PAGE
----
Next Gen Web: Identifier Reality

Resource identifiers on the World Wide Web. By now we've all had the chance to study up on these identifiers, play with them, proclaim our favorite types, even build something with them. Universal, unique, uniform, resource-y, resolvable, digital, persistent, discoverable, cool—what's not to like about identifiers? Especially because they are so … purposeful.

The reality is more messy. (Of course.) As MMI anticipated when deciding on semantic identifiers, way back when, no single type of identifier is a magic bullet, guaranteeing all those nice features. An identifier type may offer a good start, but it's the systems, organizations, and people behind the identifier that ensure its success.

Disturbing and other stories

I suppose we shouldn't be too hard on lay computer users, but really, shouldn't the U.S. Supreme Court care more about web references? The idea that they choose to reference About.com (really?) to support an opinion is curious enough, but it shouldn't be hard for a legal scholar to realize that URLs may become, well, unlocatable.

On the technical side of the equation, there are all of us experts, wrestling with the rest of the world. CrossRef asks "DOIs unambiguously and persistently identify published, trustworthy, citable online scholarly literature. Right?" You might not be surprised to learn that in practice, DOIs are not always as great as all that. Yet this was a source of wonder to the CrossRef author, whose amount of surprise was, well, a surprise.

Thinking this stuff through isn't rocket science, and simple use cases can help us avoid surprise in our own systems. Let's take some examples.

Counter-claim use cases

To see how to analyze your own problem, let's run through a few assumptions made by promoters of identifier types, using some simple use cases and questions.

  • We can control the use (and value) of our identifiers: The web is the web, one step short of anarchy. If someone wants to destroy the usefulness of your identifier, they can do it, simply by using it extensively and inappropriately, perhaps with 10 million of their closest friends. Twitter hashtag collisions are the folksonomy variant of identifier squatting: You may not be able to control what appears at http://noaa.gov, but you could use that string as an identifier for lima beans any time you want.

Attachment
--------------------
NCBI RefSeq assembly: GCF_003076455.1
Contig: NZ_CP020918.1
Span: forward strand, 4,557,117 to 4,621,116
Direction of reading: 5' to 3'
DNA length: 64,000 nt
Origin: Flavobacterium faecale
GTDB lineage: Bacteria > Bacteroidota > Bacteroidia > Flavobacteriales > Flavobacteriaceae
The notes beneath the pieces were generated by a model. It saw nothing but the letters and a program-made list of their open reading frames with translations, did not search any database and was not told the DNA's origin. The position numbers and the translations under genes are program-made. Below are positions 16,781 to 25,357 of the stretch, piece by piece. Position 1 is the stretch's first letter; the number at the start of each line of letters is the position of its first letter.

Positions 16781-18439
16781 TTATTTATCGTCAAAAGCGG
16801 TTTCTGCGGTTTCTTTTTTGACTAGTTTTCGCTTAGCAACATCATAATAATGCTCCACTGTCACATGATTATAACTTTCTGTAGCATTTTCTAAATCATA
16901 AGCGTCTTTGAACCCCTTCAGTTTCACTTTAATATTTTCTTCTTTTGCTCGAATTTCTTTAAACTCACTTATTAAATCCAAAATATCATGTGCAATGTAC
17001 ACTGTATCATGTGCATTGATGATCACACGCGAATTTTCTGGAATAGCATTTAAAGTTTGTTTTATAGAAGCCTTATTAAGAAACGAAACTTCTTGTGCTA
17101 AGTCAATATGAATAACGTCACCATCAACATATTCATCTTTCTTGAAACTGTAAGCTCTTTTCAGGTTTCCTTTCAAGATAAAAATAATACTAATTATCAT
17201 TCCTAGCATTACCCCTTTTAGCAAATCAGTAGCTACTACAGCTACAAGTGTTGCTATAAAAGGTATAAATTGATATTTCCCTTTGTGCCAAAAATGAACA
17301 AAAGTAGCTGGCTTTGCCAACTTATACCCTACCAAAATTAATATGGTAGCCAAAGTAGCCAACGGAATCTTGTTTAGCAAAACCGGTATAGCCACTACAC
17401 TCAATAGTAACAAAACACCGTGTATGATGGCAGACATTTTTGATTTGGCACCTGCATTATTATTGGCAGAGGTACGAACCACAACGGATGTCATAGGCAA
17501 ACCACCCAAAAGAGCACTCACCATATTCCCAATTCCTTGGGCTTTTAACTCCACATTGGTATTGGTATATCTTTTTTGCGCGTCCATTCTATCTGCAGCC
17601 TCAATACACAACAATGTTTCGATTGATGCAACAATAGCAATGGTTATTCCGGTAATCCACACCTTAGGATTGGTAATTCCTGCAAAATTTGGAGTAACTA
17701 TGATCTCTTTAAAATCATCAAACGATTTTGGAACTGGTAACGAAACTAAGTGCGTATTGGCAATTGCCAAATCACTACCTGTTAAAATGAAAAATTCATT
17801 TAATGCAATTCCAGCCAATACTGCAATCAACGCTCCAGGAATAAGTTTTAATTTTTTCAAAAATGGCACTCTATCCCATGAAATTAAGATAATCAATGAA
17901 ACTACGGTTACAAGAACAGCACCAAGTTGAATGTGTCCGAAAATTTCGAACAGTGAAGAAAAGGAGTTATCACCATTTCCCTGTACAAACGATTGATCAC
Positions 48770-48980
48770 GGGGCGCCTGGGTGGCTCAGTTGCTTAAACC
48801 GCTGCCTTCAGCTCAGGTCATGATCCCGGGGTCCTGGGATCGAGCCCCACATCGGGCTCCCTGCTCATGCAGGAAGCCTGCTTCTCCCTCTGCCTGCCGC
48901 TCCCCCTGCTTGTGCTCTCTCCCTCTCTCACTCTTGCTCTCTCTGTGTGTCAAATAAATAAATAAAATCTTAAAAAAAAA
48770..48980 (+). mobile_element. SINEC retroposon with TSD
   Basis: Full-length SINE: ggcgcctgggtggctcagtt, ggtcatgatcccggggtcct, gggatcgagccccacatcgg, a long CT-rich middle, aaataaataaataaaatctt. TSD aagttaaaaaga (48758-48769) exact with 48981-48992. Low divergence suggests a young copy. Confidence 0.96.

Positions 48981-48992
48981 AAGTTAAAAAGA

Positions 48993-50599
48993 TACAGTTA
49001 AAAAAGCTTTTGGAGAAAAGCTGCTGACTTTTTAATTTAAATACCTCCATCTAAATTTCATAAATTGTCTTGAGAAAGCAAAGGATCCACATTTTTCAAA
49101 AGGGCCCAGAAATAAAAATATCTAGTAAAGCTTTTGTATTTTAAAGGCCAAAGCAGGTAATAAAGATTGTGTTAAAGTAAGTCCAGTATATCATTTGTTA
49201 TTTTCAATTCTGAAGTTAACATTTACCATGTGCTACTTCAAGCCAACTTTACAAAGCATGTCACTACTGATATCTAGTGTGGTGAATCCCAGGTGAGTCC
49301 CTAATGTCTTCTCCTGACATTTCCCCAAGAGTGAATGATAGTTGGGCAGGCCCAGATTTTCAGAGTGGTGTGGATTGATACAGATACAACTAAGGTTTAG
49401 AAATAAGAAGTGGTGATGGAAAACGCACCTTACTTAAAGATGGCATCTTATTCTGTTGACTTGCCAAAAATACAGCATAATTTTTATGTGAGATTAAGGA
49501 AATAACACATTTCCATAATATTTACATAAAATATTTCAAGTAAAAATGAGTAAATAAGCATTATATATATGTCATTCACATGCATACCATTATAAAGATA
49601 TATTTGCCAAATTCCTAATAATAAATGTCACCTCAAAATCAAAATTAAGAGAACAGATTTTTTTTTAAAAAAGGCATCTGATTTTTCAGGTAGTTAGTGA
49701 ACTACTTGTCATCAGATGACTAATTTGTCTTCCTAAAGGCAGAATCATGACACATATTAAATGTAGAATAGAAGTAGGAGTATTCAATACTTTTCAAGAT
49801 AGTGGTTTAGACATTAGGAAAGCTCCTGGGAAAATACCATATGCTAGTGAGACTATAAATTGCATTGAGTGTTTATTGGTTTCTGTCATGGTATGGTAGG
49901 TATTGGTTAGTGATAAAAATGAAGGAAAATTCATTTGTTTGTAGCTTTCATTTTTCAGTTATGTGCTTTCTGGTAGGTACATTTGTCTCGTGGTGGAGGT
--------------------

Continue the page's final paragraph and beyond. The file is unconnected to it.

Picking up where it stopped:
• URNs are persistent, location-independent identifiers for web resources: An oldie (URNs are less emphasized as an identity technology), this claim of location independence is literally true in http namespace terms. But take the example urn:ietf:rfc:2648—what will happen if someday the IETF changes its name? An awful lot of identifiers will suddenly have an "old" namespace, that's what.
  • PURLs/DOIs/[your identifer type here] are more persistent than URLs: A favorite canard to 'prove' this is to look at how many old URLs are resolvable today (hint: it's a miserable percentage). But why is that? Those owners didn't care about persistence, or they could have provided it (see Tim Berner-Lee's cool 1998 manifesto Cool URIs Don't Change). Every system that 'makes identifiers persistent' has to (a) build a persistent repository for all these identifiers, and (b) make it possible to look up the 'more persistent identifier' and resolve both it, and any original web page that the identifier was created for. So:
    • You're still usually depending on URLs for ultimate resolution of information, and there's a new identifier system that has to be persistent also. Mathematically, this has to be less reliable (it inherits the reliability of both systems).
    • You inevitably lose some resolvability, unless browsers handle your identifier type.
    I give the DOI community lots of credit here, for building huge brand awareness and market, creating a useful supporting infrastructure, and working on the obviously unresolved (sic) issues. It's a big job. Just don't assume all that work on DOI systems automatically makes them better for your purpose.